The U.S. Postal Service and one of its largest labor unions have reached a new 41/2-year deal that would give pay raises to about 205,000 postal workers, but force them to pay more for health-care insurance.
The tentative deal with the American Postal Workers Union would provide a 3.5 percent pay increase over the life of the contract starting with a 1 percent raise in Nov. 2012, the union said Monday. The deal for postal clerks, mechanics, truck drivers and maintenance staff would expire in May 2015 if they approve it in the coming weeks.
The new agreement is “a responsible agreement that is in the best interest of our employees, our customers and the future of the Postal Service,” according to Postmaster General Patrick R. Donahoe.The Postal Service declined to provide further comment on the deal pending ratification by the union.
APWU President Cliff Guffey said the deal will protect postal jobs and strengthens the cash-strapped mail agency. “The Postal Service’s desperate financial situation made these negotiations especially hard,” he said, but the new deal “will enable the USPS and its employees to get past these difficult days.” (Watch above or click here to see Guffey explain the agreement in detail.)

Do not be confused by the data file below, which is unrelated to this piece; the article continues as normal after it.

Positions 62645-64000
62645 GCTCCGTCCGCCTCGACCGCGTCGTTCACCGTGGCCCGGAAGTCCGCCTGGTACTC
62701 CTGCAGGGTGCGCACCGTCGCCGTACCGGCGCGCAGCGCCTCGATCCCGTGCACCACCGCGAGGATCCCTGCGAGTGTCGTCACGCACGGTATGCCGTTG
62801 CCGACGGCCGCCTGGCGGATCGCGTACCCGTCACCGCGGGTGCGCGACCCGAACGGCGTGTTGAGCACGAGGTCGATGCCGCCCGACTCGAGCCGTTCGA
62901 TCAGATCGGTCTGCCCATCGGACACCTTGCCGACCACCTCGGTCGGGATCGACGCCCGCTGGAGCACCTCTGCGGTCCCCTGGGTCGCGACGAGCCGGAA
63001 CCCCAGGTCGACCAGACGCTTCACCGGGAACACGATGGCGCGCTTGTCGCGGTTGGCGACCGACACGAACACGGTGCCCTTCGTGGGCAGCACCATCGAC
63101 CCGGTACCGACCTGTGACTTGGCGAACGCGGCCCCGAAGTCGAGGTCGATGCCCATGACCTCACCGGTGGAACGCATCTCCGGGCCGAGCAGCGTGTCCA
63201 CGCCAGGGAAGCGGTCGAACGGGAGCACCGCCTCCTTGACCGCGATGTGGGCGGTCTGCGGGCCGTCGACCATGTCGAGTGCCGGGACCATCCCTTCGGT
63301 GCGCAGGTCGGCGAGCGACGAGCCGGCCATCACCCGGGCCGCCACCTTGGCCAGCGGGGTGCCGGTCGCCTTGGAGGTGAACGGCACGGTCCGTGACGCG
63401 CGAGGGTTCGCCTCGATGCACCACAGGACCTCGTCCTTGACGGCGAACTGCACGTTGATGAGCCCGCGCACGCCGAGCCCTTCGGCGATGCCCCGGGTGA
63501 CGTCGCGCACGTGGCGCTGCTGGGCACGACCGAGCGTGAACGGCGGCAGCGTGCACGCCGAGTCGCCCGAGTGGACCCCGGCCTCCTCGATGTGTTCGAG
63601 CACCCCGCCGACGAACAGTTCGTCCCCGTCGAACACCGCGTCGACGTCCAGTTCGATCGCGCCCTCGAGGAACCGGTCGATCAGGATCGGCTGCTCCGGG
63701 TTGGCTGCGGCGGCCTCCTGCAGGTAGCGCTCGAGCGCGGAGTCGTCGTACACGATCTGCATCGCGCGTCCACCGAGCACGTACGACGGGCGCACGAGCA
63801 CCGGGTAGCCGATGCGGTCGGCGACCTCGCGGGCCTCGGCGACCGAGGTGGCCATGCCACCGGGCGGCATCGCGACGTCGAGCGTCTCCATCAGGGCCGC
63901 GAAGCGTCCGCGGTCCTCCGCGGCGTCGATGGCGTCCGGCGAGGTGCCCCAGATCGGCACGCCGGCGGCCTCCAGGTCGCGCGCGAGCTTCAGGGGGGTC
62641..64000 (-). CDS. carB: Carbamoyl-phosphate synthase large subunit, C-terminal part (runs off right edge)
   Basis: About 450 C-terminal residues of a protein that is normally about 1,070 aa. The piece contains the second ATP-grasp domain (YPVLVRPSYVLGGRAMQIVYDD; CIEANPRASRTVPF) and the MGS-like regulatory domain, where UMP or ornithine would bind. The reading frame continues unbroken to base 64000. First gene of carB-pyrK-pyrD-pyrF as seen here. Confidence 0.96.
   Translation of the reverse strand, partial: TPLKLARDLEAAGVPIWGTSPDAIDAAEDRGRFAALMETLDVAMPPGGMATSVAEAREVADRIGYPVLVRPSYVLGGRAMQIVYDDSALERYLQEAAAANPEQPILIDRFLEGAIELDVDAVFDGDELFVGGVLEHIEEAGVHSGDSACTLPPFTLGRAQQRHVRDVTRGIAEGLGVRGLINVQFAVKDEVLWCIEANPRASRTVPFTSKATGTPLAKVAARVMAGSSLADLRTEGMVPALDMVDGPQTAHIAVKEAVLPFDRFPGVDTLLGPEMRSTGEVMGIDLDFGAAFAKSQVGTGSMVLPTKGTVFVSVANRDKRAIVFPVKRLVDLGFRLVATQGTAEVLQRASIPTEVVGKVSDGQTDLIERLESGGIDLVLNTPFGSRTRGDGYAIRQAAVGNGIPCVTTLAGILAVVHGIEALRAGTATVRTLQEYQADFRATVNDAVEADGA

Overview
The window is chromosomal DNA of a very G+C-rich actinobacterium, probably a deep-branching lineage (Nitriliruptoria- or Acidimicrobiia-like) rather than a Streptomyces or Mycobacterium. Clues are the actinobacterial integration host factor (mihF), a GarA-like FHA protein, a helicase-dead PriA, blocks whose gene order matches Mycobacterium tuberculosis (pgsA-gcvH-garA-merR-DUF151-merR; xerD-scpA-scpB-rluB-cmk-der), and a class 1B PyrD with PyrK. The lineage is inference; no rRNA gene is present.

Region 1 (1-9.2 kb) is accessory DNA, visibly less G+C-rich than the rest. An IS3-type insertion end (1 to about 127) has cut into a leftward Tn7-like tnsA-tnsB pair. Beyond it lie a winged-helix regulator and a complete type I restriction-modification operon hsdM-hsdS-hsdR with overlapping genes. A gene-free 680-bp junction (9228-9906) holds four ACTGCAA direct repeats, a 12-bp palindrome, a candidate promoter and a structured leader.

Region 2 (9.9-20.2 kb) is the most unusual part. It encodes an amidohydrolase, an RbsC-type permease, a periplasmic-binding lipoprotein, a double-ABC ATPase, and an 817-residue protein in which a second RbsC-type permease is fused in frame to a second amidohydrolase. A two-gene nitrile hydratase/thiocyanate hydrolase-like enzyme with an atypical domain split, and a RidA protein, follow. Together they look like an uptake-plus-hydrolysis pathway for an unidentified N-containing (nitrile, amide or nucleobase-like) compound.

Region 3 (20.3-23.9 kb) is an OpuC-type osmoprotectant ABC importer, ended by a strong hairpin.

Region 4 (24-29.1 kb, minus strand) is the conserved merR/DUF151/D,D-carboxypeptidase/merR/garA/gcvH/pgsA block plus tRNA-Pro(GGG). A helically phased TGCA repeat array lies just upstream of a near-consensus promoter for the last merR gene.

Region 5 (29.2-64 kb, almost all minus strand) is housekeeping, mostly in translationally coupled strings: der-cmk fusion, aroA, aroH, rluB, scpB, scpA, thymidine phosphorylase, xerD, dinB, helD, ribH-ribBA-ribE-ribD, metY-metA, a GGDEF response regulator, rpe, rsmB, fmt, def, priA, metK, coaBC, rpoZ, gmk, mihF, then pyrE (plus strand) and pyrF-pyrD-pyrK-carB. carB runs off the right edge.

The agreement prohibits USPS from laying off career employees hired as of November, when the current contract expired, but leaves the door open to future layoffs of newer workers. Some work assigned to managerial personnel or outsourced to outside vendors in recent years also will be reassigned to APWU members, the union said.
And in a key concession for workers, the Postal Service will have to limit its use of excessing, or the reassignment of postal workers from one city to another. According to the new deal, postal workers may only be reassigned to a location between 40 and 50 miles from their current assignment. The restrictions should make the potential burden of reassignments easier, Guffey said, recalling that some workers had to uproot families and relocate in order to keep their jobs.
But USPS also made out well: By 2016, it will be contributing just 76 percent of a postal worker’s health premiums, down from 79 percent currently. Most federal agencies cover about 72 percent of employee health premiums.
The Postal Service employs about 583,000 workers and continues to cut its payroll through attrition. Postal officials are expected next week to detail plans to eliminate about 7,500 administrative and management positions, \and may offer early retirement incentives to others.
Negotiations between the Postal Service and APWU began in late September and were extended several times. Negotiations with another union, the National Rural Letter Carriers Association, ended at an impasse and will be mediated by a third-party arbitrator.
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